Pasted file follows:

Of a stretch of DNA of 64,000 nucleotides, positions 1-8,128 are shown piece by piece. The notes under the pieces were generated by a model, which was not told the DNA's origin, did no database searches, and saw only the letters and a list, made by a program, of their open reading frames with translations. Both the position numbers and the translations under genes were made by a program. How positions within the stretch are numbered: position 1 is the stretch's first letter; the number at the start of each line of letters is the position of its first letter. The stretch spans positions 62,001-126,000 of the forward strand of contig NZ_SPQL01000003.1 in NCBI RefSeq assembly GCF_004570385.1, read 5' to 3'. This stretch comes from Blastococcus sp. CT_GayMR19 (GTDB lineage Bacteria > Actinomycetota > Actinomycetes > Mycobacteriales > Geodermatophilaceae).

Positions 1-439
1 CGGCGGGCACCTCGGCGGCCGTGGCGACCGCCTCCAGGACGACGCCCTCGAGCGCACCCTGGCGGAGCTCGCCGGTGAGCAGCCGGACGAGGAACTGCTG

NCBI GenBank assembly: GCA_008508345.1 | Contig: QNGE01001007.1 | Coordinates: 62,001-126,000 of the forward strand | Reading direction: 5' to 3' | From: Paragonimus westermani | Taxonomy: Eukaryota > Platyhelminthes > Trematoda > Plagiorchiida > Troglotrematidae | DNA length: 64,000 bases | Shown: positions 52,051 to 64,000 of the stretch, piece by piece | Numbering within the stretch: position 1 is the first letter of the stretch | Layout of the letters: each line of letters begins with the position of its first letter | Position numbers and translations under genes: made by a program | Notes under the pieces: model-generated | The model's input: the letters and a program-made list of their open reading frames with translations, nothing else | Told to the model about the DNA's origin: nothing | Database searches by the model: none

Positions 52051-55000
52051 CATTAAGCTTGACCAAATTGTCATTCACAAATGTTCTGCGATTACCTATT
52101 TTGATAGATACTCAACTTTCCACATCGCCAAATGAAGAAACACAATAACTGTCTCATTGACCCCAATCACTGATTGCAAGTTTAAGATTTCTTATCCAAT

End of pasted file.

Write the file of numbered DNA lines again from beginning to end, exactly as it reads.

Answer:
Of a stretch of DNA of 64,000 nucleotides, positions 1-8,128 are shown piece by piece. The notes under the pieces were generated by a model, which was not told the DNA's origin, did no database searches, and saw only the letters and a list, made by a program, of their open reading frames with translations. Both the position numbers and the translations under genes were made by a program. How positions within the stretch are numbered: position 1 is the stretch's first letter; the number at the start of each line of letters is the position of its first letter. The stretch spans positions 62,001-126,000 of the forward strand of contig NZ_SPQL01000003.1 in NCBI RefSeq assembly GCF_004570385.1, read 5' to 3'. This stretch comes from Blastococcus sp. CT_GayMR19 (GTDB lineage Bacteria > Actinomycetota > Actinomycetes > Mycobacteriales > Geodermatophilaceae).

Positions 1-439
1 CGGCGGGCACCTCGGCGGCCGTGGCGACCGCCTCCAGGACGACGCCCTCGAGCGCACCCTGGCGGAGCTCGCCGGTGAGCAGCCGGACGAGGAACTGCTG

NCBI GenBank assembly: GCA_008508345.1 | Contig: QNGE01001007.1 | Coordinates: 62,001-126,000 of the forward strand | Reading direction: 5' to 3' | From: Paragonimus westermani | Taxonomy: Eukaryota > Platyhelminthes > Trematoda > Plagiorchiida > Troglotrematidae | DNA length: 64,000 bases | Shown: positions 52,051 to 64,000 of the stretch, piece by piece | Numbering within the stretch: position 1 is the first letter of the stretch | Layout of the letters: each line of letters begins with the position of its first letter | Position numbers and translations under genes: made by a program | Notes under the pieces: model-generated | The model's input: the letters and a program-made list of their open reading frames with translations, nothing else | Told to the model about the DNA's origin: nothing | Database searches by the model: none

Positions 52051-55000
52051 CATTAAGCTTGACCAAATTGTCATTCACAAATGTTCTGCGATTACCTATT
52101 TTGATAGATACTCAACTTTCCACATCGCCAAATGAAGAAACACAATAACTGTCTCATTGACCCCAATCACTGATTGCAAGTTTAAGATTTCTTATCCAAT